The debate team at my school began using Evernote last year for collaborative research. As students find sources, they dump them into a shared Evernote folder that everyone on the team has access to. Our effort is multiplied, as students collaborate on finding and writing up evidence.
This year I’ve discovered a tool that makes Evernote even more powerful. If This, Then That (or IFTTT) is a service that allows users to link any number of websites and web-based services: from widely-used services like email, SMS, Dropbox, Facebook, and Google drive, to lesser known services like Svpply, Pocket, or ffffound! Using a clean and easy-to-use interface, IFTTT guides users step by step in creating “recipes” to link services. If you’re looking for inspiration, you can browse through the hundreds of public recipes created by IFTTT users. The recipes include everything from “download emailed Paypal receipts into Evernote” to “automatically change my Twitter profile picture when I change by Facebook profile picture.” You can even have IFTTT text you when it’s going to rain.
IFTTT can be combined with Evernote to make a powerful collaborative research tool, because it allows you to combine the collaboration and cloud-access of Evernote with the easy access to information offered by RSS feeds. Here’s an example:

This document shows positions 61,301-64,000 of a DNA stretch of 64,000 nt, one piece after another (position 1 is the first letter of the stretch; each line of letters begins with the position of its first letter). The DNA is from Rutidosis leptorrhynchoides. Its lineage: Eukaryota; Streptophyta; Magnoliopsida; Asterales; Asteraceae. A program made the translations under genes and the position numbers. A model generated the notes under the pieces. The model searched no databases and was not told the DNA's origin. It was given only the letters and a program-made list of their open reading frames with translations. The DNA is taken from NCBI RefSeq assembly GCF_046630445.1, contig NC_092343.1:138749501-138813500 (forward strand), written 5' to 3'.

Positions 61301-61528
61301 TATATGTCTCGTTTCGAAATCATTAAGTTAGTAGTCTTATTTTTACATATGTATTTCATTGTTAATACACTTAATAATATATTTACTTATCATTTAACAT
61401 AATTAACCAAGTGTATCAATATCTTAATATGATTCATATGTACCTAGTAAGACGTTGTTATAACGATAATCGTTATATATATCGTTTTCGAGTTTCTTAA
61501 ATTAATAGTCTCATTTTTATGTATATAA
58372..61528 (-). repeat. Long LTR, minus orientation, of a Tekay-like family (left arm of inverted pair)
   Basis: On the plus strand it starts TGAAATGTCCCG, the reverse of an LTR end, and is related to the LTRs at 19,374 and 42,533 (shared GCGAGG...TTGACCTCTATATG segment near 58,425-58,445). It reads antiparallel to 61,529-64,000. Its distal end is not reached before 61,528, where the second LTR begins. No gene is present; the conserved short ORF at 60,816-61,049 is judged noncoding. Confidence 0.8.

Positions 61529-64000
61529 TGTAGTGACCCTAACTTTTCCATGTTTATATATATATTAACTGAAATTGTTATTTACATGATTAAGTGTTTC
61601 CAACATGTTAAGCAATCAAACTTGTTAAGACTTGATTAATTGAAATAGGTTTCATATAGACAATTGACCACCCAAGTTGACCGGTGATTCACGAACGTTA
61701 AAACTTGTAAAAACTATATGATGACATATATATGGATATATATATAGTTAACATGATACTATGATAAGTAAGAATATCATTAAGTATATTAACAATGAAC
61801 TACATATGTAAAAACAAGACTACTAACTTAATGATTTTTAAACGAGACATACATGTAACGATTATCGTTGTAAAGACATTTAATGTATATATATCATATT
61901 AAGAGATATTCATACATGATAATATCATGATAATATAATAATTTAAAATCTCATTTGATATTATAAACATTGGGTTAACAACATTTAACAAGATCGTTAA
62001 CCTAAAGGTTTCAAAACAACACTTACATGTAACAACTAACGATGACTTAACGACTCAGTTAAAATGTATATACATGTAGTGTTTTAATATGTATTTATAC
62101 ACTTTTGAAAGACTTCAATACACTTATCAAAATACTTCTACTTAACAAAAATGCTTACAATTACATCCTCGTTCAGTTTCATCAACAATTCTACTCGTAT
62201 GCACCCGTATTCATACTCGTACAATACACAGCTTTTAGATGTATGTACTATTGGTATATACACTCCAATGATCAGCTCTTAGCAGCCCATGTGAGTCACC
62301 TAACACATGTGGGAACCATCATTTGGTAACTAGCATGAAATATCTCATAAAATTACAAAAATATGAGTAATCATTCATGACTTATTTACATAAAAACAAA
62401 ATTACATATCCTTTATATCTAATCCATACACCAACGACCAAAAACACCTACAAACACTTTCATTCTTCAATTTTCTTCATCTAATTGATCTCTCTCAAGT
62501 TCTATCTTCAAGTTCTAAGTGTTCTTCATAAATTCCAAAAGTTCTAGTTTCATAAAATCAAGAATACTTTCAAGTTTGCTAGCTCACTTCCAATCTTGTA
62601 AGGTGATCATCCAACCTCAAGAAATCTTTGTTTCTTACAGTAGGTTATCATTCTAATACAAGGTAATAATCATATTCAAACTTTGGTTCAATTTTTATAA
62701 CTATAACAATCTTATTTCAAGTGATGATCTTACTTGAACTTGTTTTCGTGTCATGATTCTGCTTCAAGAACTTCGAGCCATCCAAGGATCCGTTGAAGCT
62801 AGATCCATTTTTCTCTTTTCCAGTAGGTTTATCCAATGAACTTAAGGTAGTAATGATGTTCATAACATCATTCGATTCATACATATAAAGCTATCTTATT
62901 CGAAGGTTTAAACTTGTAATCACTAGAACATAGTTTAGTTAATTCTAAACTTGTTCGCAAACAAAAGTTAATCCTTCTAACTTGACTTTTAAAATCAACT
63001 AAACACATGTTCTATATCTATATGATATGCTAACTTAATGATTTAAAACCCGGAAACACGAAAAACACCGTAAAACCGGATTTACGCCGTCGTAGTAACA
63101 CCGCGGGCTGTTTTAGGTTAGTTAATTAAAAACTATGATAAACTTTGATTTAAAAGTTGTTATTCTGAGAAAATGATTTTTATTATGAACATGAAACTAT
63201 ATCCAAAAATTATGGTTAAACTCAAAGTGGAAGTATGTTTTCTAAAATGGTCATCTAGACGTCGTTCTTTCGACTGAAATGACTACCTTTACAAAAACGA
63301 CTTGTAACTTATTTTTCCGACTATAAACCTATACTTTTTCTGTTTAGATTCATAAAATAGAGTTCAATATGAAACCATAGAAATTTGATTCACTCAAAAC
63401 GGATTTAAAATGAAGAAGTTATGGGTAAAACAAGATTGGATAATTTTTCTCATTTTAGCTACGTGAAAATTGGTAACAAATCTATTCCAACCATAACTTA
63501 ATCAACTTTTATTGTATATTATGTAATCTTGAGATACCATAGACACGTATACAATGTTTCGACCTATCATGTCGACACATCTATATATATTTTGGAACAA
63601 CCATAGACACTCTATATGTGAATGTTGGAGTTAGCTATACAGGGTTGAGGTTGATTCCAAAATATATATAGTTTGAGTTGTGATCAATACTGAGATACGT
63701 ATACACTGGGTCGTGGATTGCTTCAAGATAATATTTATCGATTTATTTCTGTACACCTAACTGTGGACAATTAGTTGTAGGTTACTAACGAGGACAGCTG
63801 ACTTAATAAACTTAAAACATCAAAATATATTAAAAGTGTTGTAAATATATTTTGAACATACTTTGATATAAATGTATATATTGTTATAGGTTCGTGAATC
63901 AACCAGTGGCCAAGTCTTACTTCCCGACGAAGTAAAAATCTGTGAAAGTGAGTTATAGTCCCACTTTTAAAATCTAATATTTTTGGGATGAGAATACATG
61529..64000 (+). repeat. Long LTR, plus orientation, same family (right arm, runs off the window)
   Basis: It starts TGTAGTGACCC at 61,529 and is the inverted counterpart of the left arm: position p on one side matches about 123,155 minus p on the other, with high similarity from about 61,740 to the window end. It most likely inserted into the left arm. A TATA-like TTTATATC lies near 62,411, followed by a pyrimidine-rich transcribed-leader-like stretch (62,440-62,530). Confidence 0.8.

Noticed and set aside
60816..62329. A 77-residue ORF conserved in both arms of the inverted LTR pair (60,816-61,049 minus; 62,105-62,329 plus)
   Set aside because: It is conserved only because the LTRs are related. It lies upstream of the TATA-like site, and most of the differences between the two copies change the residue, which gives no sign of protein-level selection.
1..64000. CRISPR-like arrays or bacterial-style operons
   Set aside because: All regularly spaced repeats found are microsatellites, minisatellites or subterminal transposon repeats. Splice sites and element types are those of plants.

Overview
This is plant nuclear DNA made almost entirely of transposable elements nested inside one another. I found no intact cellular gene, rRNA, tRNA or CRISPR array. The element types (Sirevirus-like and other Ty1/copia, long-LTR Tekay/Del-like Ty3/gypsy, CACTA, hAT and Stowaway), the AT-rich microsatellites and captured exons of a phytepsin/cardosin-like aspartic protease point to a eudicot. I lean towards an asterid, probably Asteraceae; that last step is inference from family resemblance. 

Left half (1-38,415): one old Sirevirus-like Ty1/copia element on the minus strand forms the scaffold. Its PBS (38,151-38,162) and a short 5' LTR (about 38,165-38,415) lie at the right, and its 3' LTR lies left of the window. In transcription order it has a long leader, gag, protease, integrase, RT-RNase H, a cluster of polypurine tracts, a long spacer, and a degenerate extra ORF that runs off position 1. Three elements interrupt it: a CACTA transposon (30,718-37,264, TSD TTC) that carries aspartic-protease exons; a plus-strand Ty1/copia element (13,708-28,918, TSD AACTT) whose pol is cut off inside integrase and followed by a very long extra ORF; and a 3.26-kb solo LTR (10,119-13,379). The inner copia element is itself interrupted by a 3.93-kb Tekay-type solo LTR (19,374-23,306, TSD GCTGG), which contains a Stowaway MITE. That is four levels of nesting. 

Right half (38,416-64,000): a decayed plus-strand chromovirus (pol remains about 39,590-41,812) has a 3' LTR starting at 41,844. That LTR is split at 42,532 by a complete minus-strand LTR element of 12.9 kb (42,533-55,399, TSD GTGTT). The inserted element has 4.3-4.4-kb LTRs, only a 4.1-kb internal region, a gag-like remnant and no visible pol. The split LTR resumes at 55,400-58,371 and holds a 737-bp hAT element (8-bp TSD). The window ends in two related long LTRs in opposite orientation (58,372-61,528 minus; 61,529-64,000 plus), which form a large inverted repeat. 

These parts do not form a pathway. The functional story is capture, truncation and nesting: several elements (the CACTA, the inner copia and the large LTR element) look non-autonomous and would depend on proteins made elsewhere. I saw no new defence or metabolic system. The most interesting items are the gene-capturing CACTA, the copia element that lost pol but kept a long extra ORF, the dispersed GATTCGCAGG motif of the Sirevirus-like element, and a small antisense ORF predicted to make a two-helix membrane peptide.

My public forum debate team is researching the Middle East for debates in November. The Council on Foreign Relations runs a blog called “Middle East Matters,” which you can subscribe to via RSS. So first I created an Evernote folder call “Middle East Matters,” then shared it with all the members of the team. Then I created a recipe so that every time a new item is pushed out by the “Middle East Matters” RSS feed, IFTTT creates a new note in Evernote out of that item. Voilà! I have now effortlessly shared the latest updates from the Middle East with my PF team.
It was simple, taking no more than five minutes to set up. In fact, it was so simple, I created six IFTTT recipes, for six different RSS feeds.
IFTTT isn’t new, and it may be that many readers of this blog are familiar with it. But if you don’t know it, it’s worth checking out. And if you have used it, please share your experience in the comments; I’d love to hear how others are using it in education.